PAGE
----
Finally, another end-of-the-book Rothschild,  discovers that motherhood isn’t all rainbows and unicorns. Being rich and having discovered this, she got to write about it. Wow. I think Betty Friedan beat you to it, Sweetie, but …. Goodness knows it must be way harder to be a Mom with a ton of money in the 1990’s than in the stifling suburbia and low pay of the early 1950s!

Miriam, of flea fame, also did contribute in a very humanitarian way to the founding of Israel and the Zionist movement as led by the nation’s first President, Chaim Weizmann. That was very commendable and I would like to have heard more about that.

My Thoughts

I’m being a bit snarky for a reason. There is so much MORE material in here (as there often is in such biographies of pre-21th Century women) about the men. And the man with the most coverage wasn’t even a Rothschild! He was Theolnious Monk, a great jazz musician. I love his music, his talent, but I came to read about how different the Rothschild women were. Instead I found out they did exactly the same sort of charity work as most other titled ladies of the era until about the time of World War II. Helping decriminalize you-know-what is very noteworthy. Also, Miriam certainly deserves praise for sticking to her studies and taking her naturalist studies to the professional level. (I loved that she included her son in her research)/

This is not a bad biography. I learned a lot. The prose is well written. It just didn’t profile enough about the women that was “exceptional.” I also found it very weird that they married cousins and it was even possible for an uncle to marry a niece–though not the very bold uncle whose announcement of such a marriage was one of the stories in the book. Too weird for words. Liberty Rothschild, the hidden “Rosemary Kennedy” of the family, deserved more attention, but alas, the records about her treatment were mostly burnt. I also like the appearance at the very, very end of Lady Bird Johnson and her “beautification” schemes with wildflowers. That was wonderful. She gave the world a gift–nice to see someone outside America, and with influence, admiring her work.

My Verdict


The Women of Rothschild by Natalie Livingstone


Nonfiction November: Book Pairings!


This week, pair up a nonfiction book with a fiction title (or another nonfiction!). It can be a “If you loved this book, read this!” or just two titles that you think would go well together. Maybe it’s a historical novel and you’d like to get the real history by reading a nonfiction version of the story. Or pair a book with a podcast, film or documentary, TV show, etc. on the same topic or stories that pair together. (Rennie @ What’s Nonfiction)

This is my favorite part of Nonfiction November–book pairs!

My past pairings lists:

  1. 2019
  2. 2020
  3. 2021

This year I had some of these in a list I kept. Others are formed with books I read this year.

Last Summer on State Street is possibly my favorite book of 2022. I wish everyone would read it! It is the fictional story while, An American Summer: Love & Death in Chicago and the author’s earlier book, There Are No Children Here, are the nonfiction story of growing up in Chicago’s worst public housing projects–and after. Another good nonfiction piece is the documentary Hoop Dreams. While those focus more on boys, they are still a good counterpart to Toya Wolfe’s story of that Last Summer on State Street.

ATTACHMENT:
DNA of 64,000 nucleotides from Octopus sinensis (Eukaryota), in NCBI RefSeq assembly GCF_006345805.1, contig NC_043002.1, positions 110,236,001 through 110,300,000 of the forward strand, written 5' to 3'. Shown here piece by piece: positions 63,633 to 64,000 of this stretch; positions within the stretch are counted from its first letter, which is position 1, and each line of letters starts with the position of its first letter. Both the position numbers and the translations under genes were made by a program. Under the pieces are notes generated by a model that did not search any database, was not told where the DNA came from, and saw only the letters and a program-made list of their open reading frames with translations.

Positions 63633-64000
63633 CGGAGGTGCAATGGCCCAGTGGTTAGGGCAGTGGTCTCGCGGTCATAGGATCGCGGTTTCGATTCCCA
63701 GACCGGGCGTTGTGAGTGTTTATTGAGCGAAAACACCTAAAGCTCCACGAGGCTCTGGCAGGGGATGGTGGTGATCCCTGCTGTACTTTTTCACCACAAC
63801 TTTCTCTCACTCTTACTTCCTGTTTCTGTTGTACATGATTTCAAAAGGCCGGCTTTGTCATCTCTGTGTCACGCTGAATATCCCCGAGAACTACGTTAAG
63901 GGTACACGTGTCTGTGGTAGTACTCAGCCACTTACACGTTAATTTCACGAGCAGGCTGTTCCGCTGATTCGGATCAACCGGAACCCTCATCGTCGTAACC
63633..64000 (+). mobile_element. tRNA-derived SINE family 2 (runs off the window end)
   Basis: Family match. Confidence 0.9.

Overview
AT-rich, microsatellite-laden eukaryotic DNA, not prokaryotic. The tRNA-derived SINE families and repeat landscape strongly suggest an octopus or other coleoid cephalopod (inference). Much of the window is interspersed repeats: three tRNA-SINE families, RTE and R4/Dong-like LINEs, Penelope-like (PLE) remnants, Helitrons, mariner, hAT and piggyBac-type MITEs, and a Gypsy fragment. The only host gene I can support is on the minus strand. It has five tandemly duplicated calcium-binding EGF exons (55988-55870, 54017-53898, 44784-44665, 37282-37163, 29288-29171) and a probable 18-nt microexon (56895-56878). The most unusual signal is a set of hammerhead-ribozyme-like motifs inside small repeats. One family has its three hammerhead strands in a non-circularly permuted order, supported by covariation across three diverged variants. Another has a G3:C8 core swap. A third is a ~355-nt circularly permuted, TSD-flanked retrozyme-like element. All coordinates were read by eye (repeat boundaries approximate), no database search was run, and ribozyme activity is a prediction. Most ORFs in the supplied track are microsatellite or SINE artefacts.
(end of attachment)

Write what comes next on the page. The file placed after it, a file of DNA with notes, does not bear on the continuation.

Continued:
This is a pair I identified in 2019 and keep forgetting to use in the book pairings post!! Whether newly arrived via the immigration crisis, or long-settled, those of African-descent who consider themselves now European have interesting stories. Two such books are the novel. Travelers by Helon Habila (my review is linked) and Afropeans: Notes from Black Europe by Johnny Pitts (nonfiction and beautifully reviewed by Liz Dexter on her blog. I have not read Afropeans yet.

We Band of Angels is the nonfiction book in this trio. When We Had Wings and Angels of the Pacific are both new novels. All deal with the nurses taken prisoner in the Philippines early in World War II. I find it amazing that this happens so often today–two books on the same topic, often very similar, coming out at around the same time. I’ve taken to calling these “Book Twins.”

I’ve previously paired Hitler’s Forgotten Children with Someone Named Eva by Joan M. Wolf. Another set of “Book Twins” hit the shelves this year–Cradles of the Reich and The School for German Brides. I’ve added the nonfiction group biography, Nazi Wives because the “twins” deal with a different aspect of the Lebensborn program, and some of that information is similar to a little of the discussion in Nazi Wives.

Are you doing Nonfiction November? Leave me a comment or a link to your post.

Nonfiction November: Week 1 (Oct 31-Nov 4) – Your Year in Nonfiction:


I’ve had a very good nonfiction reading year. Back before I got into blogging and started writing and trying to publish my novel, I read mostly nonfiction. But, my 13 years of an hour each way in the car to work 5 days a week meant I got through a lot of books on audio. Nonfiction wasn’t always available and, no matter what, anything gets boring with that much exposure. I’m a very eclectic reader, too. Just no sci fi or fantasy. The titles below, except for the royal books (except for the Duke of Kent’s boring memoir) I did not review. Like series books, I choose not to normally review royal books. Most are pretty vapid, but this year had some more serious ones. Still, I don’t want hate-bots on my tail for being honest, so I’m skipping reviewing books about a certain new monarch’s other daughter-in-law. Enough said.

My reviews are linked below the photo collage of book covers.

My Nonfiction Year to Date:

Full Tilt: From Ireland to India With a Bicycle

Churchill’s Band of Brothers 

River of the Gods

The Puma Years

Mary Churchill’s War

Did Ye Hear Mammy Died? 

The Girl from Lamaha Street

A Royal Life 


Nobody Better

Sugar & Slate

After the Romanovs 

Bagels, Schmears and a nice piece of Fish


Are you doing Nonfiction November? Leave me a link to your post!